NPR reporter Kaitlyn Radde spotlights the life and work of Virginia Norwood ’47, “a founding figure in satellite land imaging who developed technology to scan the surface of the moon for safe landing sites and map our planet from space.” Norwood was known as the "Mother of Landsat” for her work developing the Multispectral Scanner System that flew on the first Landsat satellite.

The Washington Post

Virginia Norwood ’47, “a pioneering aerospace engineer who used design innovations, emerging technologies and seasoned intuition in projects that scanned the lunar surface for safe Apollo landing sites and mapped the Earth from space with digital imagery never before seen,” has died at 96, reports Brian Murphy for The Washington Post. “Over a four-decade career that began with slide rules and moved into the age of computer modeling, Ms. Norwood became known as a resourceful problem solver who often hit upon simple but effective solutions,” Murphy writes.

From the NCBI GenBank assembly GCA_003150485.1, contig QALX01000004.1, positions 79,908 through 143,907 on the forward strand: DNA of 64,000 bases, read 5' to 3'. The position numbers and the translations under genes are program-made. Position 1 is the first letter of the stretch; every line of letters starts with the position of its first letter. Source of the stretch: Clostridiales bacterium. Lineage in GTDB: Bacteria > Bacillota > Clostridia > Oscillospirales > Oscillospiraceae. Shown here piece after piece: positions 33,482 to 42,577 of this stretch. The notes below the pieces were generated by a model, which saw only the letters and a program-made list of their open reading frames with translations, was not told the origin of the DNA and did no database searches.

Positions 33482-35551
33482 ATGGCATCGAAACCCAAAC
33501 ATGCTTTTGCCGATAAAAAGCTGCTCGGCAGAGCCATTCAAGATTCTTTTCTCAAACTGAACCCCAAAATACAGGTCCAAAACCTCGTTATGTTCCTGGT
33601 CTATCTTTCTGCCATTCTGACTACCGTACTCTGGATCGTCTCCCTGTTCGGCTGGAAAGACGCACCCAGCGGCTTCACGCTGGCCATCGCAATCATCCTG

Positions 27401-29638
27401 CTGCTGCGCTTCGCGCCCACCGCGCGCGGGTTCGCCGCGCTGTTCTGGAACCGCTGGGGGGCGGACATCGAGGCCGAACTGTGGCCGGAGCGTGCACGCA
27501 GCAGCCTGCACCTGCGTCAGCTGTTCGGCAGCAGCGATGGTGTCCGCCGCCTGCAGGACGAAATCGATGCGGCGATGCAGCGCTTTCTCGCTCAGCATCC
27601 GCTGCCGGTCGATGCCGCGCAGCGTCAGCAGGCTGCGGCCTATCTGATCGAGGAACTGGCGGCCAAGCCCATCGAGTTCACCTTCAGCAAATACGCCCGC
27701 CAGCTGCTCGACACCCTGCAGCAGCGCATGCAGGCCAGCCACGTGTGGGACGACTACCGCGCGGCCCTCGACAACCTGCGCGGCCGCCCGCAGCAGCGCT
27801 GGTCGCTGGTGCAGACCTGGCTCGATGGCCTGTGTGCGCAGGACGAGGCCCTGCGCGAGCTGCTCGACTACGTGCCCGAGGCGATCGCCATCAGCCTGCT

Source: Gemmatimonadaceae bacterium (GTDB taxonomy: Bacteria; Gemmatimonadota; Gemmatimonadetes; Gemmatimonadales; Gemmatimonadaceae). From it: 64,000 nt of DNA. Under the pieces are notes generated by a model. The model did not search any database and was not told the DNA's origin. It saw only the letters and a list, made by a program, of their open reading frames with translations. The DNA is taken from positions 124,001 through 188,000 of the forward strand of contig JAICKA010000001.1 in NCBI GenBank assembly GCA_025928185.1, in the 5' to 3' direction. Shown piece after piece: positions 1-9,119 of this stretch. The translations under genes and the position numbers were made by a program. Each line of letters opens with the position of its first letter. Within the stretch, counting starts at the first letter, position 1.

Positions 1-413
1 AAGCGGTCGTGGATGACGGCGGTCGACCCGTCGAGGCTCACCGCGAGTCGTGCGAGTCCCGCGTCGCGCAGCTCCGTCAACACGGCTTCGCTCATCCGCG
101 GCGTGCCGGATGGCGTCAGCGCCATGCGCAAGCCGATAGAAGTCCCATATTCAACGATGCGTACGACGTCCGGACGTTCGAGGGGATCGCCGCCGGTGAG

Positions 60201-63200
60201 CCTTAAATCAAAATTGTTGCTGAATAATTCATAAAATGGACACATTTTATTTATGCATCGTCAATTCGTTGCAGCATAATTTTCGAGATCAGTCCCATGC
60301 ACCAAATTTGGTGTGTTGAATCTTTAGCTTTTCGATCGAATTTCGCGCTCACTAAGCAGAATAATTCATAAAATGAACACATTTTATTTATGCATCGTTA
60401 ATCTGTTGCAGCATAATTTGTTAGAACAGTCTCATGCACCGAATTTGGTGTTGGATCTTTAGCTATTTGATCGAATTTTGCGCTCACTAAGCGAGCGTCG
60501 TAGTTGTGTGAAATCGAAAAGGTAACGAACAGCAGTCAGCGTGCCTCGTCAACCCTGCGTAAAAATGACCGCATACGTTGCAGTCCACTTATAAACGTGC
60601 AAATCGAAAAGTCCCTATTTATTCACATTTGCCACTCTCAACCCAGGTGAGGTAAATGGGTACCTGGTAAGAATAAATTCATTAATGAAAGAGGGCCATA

Prof. Emeritus Marcia Bartusiak speaks with GBH co-hosts Paris Alston and Jeremy Siegel about her four decades of experience as a science communicator covering the fields of astronomy and physics. “That’s the role of a science writer, is to take those, what seemed to be difficult ideas and, through metaphors and analogies, show how it affects your everyday life, or explain them with examples that they would be familiar with from their everyday life,” says Bartusiak.

Times Higher Education

President Sally Kornbluth discusses the importance of seeing more women in leadership positions, noting that universities that tap into the full range of human potential are the ones most likely to elevate the most important questions, and to bring the best minds and talents to answering them. Kornbluth notes that having more women in leadership is “exciting, both for the talent and perspective they bring, and because, as role models, they can help broaden the pool of who can imagine themselves in our classrooms and in our laboratories."